I showed my sketch to Andrew and he liked it if I made a small change. For us to believe that he was able to move fast if he wanted to, Andrew asked if I could raise the leg so that he was not as much sitting but rather walking. In my second sketch I raised the hind leg a bit and made it bigger, also adding a negative space between the tail and the leg. I added something like a shell-hat or plate to his head too, but as I started sketching it out onto the board where I was about to paint, I regretted it and removed it. I thought it made the silhouette weaker and added too much detail to the head. As I always do, I sketched the whole drawing onto a water color board and outlined it with a waterproof marker. The shape of the clouds I drew in with pencils only so that they would be covered up by the thin layers of the sky. Then I added all the values in black acrylics and took a photocopy to paint on for color rough.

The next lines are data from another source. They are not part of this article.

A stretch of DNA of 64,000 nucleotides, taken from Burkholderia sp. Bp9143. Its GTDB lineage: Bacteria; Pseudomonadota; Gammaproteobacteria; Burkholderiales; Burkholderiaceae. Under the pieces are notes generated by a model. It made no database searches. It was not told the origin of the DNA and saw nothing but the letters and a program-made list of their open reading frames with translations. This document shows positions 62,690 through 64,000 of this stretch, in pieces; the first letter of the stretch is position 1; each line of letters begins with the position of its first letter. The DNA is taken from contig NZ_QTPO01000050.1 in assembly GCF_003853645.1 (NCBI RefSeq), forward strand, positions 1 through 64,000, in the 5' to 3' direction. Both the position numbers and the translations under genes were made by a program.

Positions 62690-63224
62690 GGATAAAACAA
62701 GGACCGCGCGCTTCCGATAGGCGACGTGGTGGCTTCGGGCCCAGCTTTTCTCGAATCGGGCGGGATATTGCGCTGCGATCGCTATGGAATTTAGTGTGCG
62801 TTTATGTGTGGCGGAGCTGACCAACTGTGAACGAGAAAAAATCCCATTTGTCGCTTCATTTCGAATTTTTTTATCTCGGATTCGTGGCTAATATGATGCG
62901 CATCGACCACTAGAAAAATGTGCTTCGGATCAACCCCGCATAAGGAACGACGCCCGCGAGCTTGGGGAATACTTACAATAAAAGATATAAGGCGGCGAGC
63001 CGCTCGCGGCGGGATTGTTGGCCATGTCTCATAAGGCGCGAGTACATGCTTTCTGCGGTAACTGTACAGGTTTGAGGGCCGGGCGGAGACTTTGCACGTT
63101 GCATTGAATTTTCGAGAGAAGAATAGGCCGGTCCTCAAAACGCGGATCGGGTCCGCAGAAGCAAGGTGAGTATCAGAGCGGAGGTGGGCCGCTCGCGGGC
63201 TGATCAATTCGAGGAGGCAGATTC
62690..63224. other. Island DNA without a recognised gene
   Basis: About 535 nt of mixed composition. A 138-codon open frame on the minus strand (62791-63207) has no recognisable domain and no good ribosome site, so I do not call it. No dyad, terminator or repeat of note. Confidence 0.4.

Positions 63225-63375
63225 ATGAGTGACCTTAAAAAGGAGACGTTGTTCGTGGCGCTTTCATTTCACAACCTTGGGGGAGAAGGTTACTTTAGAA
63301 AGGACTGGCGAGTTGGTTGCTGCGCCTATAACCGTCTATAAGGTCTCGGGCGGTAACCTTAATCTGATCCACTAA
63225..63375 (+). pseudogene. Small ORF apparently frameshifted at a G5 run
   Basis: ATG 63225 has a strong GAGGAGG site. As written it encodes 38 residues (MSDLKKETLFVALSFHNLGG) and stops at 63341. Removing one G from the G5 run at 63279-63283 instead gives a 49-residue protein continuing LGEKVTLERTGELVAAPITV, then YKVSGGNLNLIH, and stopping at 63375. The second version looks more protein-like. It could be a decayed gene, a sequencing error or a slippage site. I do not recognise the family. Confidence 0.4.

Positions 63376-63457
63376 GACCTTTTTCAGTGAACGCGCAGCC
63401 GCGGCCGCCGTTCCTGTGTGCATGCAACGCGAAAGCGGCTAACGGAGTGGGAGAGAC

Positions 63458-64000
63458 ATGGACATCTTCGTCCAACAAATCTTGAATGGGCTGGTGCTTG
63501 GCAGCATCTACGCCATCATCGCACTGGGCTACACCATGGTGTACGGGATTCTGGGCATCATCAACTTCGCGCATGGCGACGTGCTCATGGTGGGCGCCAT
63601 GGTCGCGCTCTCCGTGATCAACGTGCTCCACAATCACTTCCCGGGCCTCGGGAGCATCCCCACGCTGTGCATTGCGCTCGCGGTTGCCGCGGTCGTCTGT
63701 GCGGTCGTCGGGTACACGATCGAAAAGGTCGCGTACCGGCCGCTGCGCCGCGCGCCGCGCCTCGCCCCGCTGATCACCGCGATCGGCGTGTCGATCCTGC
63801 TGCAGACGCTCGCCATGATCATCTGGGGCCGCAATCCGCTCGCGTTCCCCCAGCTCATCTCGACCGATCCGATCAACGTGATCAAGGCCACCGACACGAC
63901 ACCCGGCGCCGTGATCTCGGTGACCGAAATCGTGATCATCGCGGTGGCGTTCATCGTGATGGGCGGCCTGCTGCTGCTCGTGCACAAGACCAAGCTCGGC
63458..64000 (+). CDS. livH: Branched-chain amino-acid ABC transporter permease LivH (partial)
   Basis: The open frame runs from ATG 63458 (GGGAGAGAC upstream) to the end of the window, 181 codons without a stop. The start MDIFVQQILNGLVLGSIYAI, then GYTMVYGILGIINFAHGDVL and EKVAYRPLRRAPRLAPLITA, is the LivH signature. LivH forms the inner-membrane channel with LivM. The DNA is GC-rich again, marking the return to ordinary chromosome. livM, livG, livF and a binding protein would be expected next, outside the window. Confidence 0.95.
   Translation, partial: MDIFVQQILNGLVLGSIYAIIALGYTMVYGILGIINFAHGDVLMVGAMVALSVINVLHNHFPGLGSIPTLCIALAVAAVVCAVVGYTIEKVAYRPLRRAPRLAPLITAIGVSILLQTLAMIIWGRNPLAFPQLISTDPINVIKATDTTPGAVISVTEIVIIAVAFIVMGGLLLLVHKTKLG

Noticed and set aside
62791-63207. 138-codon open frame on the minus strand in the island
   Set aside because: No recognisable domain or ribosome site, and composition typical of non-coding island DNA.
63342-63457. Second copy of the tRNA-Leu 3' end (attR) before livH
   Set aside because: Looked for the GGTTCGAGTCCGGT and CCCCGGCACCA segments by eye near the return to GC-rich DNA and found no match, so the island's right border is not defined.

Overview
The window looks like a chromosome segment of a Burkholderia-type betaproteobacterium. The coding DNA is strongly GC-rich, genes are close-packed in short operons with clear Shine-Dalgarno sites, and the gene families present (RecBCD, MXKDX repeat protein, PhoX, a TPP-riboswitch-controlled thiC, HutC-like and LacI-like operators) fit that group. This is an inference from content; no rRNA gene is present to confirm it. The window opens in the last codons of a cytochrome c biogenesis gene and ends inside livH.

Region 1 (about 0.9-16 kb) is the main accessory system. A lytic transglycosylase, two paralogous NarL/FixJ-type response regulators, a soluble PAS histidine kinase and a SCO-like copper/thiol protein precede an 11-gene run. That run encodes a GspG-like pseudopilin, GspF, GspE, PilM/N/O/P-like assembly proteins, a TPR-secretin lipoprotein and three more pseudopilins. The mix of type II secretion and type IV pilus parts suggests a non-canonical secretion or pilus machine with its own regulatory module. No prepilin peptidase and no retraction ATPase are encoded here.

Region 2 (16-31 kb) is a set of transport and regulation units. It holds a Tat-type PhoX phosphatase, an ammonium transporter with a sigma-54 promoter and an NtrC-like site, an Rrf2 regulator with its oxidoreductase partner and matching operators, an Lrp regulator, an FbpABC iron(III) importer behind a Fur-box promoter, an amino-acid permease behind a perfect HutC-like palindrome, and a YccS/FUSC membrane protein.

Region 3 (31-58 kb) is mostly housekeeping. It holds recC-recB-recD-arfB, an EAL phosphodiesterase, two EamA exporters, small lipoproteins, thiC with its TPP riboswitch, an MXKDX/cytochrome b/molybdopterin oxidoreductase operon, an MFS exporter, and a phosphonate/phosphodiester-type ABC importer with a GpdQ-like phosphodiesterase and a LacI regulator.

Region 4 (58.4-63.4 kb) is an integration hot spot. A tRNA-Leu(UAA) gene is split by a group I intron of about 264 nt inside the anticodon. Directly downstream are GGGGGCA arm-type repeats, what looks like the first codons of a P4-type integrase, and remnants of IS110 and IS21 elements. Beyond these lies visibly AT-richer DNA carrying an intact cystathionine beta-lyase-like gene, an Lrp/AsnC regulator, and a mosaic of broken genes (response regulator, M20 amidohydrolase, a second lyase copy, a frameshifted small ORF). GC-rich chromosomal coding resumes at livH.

My color rough was a bit developed by luck and by limitations rather than skill. When I looked at the sketch, I realized that I had colored the crystals pink to show that they were different material than he forest.I kind of liked that, but looking at the yellow brownish turd of a creature I knew that I had to do something dramatically different. Here is the thought process. I hope it makes sense: I knew the sky would be light blue, so to get the highest contrast, I picked a heavy red for the body of Yidaro. Red and Blue are super contrast to each other and would get me the best readable shape of the monster. But I also wanted to explore a strong bounce light. If I wanted to have the ground reflect an orange light up into the shadow underside of the creature I needed a different temperature in the direct light, or else the whole body would seem flat and just warm colored all over. So the more affected the red body was to the direct sunlight, the more I turned the red into a magenta. The more it would point away from the white cold direct light the more it would be warm red, and the elements that would point down towards the ground and would catch the most bounce light would be colored orange. So most of the color choices was dictated by a need for a colorful creature combined with the blue sky and a constant evaluation to search for the best temperature contrast. I made a small error- at least when it comes to what light would do in real life: The temperature of the direct light in his face is warm and more sand yellow than the light on his back. If this was a real photo of Yidaro I think the white light would have burned out the orange tone on his face and made it cooler. BUT, I like to have the face the focal point and in keeping the warm color I get the best contrast to the blue sky color behind it and that outweighs realty for me. In my rough I also determined to have the threes in the foreground a cold green as if they were in shadow. That way I would further establish depth to the trees in the background.